A few years ago, I was on a WestJet flight sitting near the front of the plane. The customary round of drinks and snacks had been served and the cabin crew were now in the front galley chatting while they put things away. The flight attendants were complaining about the hand-held credit card terminals and how dysfunctional they were. I remember their complaints seemed valid and I thought, “Why doesn’t WestJet fix this problem?” The griping continued for a while, then the crew went on with their work.
After a few minutes, they sat down and had a break, understandable since it was late and they had already worked several flights that day. Then there was turbulence and we all had to stay in our seats for the rest of the flight.
I, too, had had a long day and I wanted to wind down with a nice glass of red wine. I had ordered the wine before the turbulence, and paid for it after much grief with the credit card terminal. And then the crew forgot all about me! With the turbulence I did not expect to get the wine, but there was no apology for the inconvenience and no offer of a refund. I was too tired to whine about the wine, so I just returned a “good night” to them as I got off the plane. Not a big deal in the big picture, not worth getting stressed about.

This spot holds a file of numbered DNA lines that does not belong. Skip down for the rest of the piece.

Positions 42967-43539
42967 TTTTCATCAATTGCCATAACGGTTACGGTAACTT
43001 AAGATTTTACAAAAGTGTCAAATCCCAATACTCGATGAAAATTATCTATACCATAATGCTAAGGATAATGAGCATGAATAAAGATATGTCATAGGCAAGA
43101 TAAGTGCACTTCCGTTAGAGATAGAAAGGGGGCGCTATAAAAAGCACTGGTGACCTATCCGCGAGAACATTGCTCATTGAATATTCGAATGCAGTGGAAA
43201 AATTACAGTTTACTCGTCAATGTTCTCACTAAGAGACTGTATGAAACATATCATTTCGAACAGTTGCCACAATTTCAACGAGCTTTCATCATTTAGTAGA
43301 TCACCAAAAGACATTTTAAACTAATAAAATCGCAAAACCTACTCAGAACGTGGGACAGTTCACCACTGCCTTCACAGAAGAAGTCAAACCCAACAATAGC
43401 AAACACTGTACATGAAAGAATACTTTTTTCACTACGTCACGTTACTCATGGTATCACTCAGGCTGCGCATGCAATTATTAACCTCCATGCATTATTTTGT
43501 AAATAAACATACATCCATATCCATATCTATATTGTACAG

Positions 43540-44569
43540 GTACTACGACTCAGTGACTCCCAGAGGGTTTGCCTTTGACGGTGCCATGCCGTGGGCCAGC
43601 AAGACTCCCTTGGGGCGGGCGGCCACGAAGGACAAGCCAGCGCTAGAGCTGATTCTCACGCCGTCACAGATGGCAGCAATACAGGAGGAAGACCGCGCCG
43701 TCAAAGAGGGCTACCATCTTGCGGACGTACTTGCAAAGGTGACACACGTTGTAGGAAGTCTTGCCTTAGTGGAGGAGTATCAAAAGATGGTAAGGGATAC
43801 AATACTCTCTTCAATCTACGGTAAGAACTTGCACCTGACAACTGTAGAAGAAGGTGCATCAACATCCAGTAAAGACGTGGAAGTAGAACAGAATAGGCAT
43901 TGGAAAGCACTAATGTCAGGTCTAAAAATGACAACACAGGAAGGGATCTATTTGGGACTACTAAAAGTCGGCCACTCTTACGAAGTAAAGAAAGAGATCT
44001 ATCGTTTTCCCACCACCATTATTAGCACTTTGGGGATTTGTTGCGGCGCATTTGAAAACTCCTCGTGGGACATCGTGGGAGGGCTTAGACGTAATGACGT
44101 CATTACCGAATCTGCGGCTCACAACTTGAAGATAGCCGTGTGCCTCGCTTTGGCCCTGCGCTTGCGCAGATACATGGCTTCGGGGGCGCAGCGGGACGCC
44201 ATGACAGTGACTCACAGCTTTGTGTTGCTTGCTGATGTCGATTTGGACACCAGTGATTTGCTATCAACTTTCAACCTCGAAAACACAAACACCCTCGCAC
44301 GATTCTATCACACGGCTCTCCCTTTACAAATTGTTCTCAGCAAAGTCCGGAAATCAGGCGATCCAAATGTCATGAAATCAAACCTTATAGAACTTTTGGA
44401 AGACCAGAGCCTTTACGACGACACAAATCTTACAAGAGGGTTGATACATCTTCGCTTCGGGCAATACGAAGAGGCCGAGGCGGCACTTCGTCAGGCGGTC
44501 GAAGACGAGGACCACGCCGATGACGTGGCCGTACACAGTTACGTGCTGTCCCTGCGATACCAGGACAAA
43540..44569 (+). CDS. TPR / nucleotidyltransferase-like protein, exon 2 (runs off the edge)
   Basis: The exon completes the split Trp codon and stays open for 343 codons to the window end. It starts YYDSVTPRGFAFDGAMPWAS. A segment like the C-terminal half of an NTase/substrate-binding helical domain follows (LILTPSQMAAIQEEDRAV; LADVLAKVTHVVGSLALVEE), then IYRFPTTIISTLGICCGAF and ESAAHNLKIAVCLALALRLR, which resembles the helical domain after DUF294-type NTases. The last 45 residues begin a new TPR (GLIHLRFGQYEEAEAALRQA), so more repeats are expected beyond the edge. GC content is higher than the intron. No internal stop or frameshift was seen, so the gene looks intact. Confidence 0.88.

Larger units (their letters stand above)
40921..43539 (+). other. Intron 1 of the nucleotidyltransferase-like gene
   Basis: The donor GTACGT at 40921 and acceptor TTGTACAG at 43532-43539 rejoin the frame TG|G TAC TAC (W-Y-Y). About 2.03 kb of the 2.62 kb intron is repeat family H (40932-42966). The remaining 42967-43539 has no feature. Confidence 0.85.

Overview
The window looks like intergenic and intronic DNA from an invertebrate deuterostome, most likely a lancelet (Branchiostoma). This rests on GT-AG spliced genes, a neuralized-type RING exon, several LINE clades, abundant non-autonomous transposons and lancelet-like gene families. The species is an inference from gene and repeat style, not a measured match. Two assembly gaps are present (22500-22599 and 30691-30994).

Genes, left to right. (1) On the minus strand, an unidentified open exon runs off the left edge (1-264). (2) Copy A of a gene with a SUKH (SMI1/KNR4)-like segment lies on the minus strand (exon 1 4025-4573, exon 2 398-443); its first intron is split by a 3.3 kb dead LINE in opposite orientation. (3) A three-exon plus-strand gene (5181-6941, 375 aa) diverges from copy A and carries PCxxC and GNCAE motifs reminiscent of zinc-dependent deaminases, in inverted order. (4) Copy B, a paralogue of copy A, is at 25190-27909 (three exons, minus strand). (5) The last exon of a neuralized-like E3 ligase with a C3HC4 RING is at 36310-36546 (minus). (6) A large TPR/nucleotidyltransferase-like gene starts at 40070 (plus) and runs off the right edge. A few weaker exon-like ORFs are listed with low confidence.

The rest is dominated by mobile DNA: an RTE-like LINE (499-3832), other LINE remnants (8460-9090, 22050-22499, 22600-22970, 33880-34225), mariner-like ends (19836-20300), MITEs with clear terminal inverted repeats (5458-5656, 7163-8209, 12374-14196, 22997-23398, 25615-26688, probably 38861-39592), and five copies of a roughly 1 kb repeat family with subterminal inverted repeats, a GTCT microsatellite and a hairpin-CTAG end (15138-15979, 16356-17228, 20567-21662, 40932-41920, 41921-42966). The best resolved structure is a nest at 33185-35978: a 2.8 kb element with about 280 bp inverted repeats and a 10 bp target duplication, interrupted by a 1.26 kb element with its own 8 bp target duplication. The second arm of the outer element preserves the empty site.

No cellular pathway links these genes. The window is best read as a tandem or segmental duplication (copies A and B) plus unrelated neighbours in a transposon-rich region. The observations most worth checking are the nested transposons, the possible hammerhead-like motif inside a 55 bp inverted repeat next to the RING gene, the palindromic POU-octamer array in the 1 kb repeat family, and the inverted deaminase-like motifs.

The big deal here is the leadership lesson. You can have a great company culture, but that will not make up for messing up the basics. One of the most basic of all the basics is giving your team the right tools, equipment, and materials to do their jobs well. Research shows that if you don’t, you will reduce engagement. In fact, you will be worse off than a company with a poor culture that does make sure that their team has the right tools. We need to do our jobs well in order to be happy, and this need has to be satisfied before we really care too much about the big picture culture.
I have often thought that WestJet has created a culture that makes its position in domestic air travel untouchable by Air Canada, but this experience and a few others reminds me that just having an “owners care” culture is not enough. All leaders need to be constantly vigilant to make sure we do the basics well at all times and not rely on our “great” culture and atmosphere to mask our flaws.